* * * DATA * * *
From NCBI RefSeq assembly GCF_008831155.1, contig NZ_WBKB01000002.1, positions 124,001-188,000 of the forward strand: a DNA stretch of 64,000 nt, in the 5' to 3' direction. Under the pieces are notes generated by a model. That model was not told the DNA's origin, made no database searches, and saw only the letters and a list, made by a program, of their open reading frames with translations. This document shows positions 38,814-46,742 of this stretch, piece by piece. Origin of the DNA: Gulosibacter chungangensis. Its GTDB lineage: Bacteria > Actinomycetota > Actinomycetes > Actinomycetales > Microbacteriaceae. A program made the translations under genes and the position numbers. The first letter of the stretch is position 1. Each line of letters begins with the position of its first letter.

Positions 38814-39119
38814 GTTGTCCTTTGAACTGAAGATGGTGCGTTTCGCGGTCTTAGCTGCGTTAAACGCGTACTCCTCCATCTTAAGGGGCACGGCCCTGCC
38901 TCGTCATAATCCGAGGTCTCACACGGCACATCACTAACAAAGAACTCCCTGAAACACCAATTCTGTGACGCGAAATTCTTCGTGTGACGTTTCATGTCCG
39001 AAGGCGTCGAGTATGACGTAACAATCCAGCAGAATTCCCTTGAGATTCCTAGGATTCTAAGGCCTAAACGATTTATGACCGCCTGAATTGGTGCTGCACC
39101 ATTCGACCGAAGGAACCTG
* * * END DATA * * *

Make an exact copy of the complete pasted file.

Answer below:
From NCBI RefSeq assembly GCF_008831155.1, contig NZ_WBKB01000002.1, positions 124,001-188,000 of the forward strand: a DNA stretch of 64,000 nt, in the 5' to 3' direction. Under the pieces are notes generated by a model. That model was not told the DNA's origin, made no database searches, and saw only the letters and a list, made by a program, of their open reading frames with translations. This document shows positions 38,814-46,742 of this stretch, piece by piece. Origin of the DNA: Gulosibacter chungangensis. Its GTDB lineage: Bacteria > Actinomycetota > Actinomycetes > Actinomycetales > Microbacteriaceae. A program made the translations under genes and the position numbers. The first letter of the stretch is position 1. Each line of letters begins with the position of its first letter.

Positions 38814-39119
38814 GTTGTCCTTTGAACTGAAGATGGTGCGTTTCGCGGTCTTAGCTGCGTTAAACGCGTACTCCTCCATCTTAAGGGGCACGGCCCTGCC
38901 TCGTCATAATCCGAGGTCTCACACGGCACATCACTAACAAAGAACTCCCTGAAACACCAATTCTGTGACGCGAAATTCTTCGTGTGACGTTTCATGTCCG
39001 AAGGCGTCGAGTATGACGTAACAATCCAGCAGAATTCCCTTGAGATTCCTAGGATTCTAAGGCCTAAACGATTTATGACCGCCTGAATTGGTGCTGCACC
39101 ATTCGACCGAAGGAACCTG